Sell Group Memberships with Multiple Users – New Umbrella Membership Add-on Included in Exchange Membership 1.17

The Membership Add-on for iThemes Exchange now includes a new bundled add-on: Umbrella Memberships. This new “core” Membership Add-on allows you to extend the basic Exchange membership product to sell group memberships with multiple users (or members) from your WordPress site.

All current Membership Add-on, Exchange Pro Pack, Plugin Suite and Toolkit customers will find the latest version of the Exchange Membership Add-on (1.17) available as an update from the WordPress dashboard (for licensed sites) or as a manual download from the iThemes Member Panel. Save time updating multiple sites by logging in to the Sync dashboard to update all your sites now.

Once you’ve installed (or updated) iThemes Exchange and the iThemes Exchange Membership add-on, you’ll see the new Umbrella Memberships add-on in the Exchange > Add-ons page. Click Activate to get started.

How Group Memberships Work

Group Memberships allow customers to purchase multiple “seats” for different users when they purchase a membership product.


When a customer purchases an “Umbrella Membership” product, they’ll be presented with a configuration screen to add additional members of their team.


If they ever need to remove or replace access for a membership slot, they can do so from their membership dashboard as well. Best of all, if their team expands, purchasing more seats is as simple as buying another membership. Their team members will be transferred over in the background. All of this can be managed by your customers, without you ever needing to get involved.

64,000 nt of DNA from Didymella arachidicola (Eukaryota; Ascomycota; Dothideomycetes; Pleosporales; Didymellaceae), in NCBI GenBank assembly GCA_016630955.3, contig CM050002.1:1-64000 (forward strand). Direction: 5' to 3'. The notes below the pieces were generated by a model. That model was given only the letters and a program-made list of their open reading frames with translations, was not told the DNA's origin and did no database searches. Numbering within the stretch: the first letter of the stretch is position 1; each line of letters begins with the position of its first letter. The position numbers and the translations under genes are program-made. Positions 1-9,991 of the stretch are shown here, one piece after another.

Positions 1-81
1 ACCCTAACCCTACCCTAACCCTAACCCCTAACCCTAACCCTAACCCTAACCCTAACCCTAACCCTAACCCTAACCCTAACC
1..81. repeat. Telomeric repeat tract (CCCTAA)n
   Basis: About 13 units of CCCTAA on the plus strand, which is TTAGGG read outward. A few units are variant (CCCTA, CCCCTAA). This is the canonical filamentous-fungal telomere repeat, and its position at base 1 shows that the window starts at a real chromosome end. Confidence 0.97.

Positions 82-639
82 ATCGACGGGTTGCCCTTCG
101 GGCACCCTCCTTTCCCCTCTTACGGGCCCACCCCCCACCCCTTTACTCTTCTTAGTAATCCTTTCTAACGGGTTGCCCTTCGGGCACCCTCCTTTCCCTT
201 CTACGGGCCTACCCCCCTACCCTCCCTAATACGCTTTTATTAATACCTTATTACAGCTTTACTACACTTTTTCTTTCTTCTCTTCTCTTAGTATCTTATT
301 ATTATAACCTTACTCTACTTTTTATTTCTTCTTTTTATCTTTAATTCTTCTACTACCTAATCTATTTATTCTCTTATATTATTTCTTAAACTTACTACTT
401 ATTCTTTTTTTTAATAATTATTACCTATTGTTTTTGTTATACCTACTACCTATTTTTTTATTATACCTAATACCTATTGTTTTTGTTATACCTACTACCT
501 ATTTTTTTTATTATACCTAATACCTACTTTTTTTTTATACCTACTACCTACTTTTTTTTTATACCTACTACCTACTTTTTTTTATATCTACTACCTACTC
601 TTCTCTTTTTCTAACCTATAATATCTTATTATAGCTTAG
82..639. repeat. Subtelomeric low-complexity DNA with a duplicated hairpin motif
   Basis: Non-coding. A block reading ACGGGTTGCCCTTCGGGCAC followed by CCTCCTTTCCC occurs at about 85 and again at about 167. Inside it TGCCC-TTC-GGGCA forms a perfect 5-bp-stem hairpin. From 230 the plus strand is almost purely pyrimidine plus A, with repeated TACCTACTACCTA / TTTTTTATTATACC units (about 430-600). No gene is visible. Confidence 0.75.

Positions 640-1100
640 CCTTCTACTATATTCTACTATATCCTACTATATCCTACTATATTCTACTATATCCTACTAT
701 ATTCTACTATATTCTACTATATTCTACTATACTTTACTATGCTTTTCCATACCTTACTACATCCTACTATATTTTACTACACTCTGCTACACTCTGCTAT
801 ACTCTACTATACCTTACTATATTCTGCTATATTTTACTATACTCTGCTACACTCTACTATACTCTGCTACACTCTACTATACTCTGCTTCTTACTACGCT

More Umbrella Membership Features

  • “Smart Defaults”: just activate and go
  • Customizable notification emails: customize the invitation email, invitation and new user email, removed email and expired emails
  • Built-in template tags for emails
  • Purchase quantities: Allow customers to modify the quantity of seats (or members) they wish to purchase
  • Maximum seats: set the maximum number of seats for any umbrella membership product
  • Works seamlessly with other add-ons such as Quantity Discounts, PayPal & Stripe

Learn More About Setting Up Group Memberships with the Umbrella Memberships Add-on for iThemes Exchange

Get the Exchange Membership Add-on Now to Start Selling Online Courses, Training & More

Need an easy way to start selling membership products from your WordPress site? The Membership Add-on for iThemes Exchange is a WordPress Membership plugin that allows you to sell membership access to your WordPress site with iThemes Exchange, our free WordPress ecommerce plugin.

Easily build a WordPress membership site with content protection and delay access (drip) content so you can easily sell online training, courses and much more.

Get the Membership Add-on now

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Taking Stock With WordPress Freelancer Sarah Pressler

We’ve been talking with WordPress freelancers, taking stock of how far they’ve come.

sarah-presslerToday we’re talking with Sarah Pressler. She founded together with Cindy Kendrick in 2015, though they’ve been doing WordPress since 2003 and coding since 1996.

One of their projects is the “professional life wrangling” plugin, OptimaList. Sarah also does project management for SeverPress and PlainMade, volunteers with the WordPress Developers Club,  and has spoken at recent WordCamps.

“I’ve learned that discernment is one of my strongest personal gifts, and I need to trust it.” -Sarah Pressler

The conversation covers finding the right project for you, trusting yourself and focusing.

What was your greatest success as a freelancer?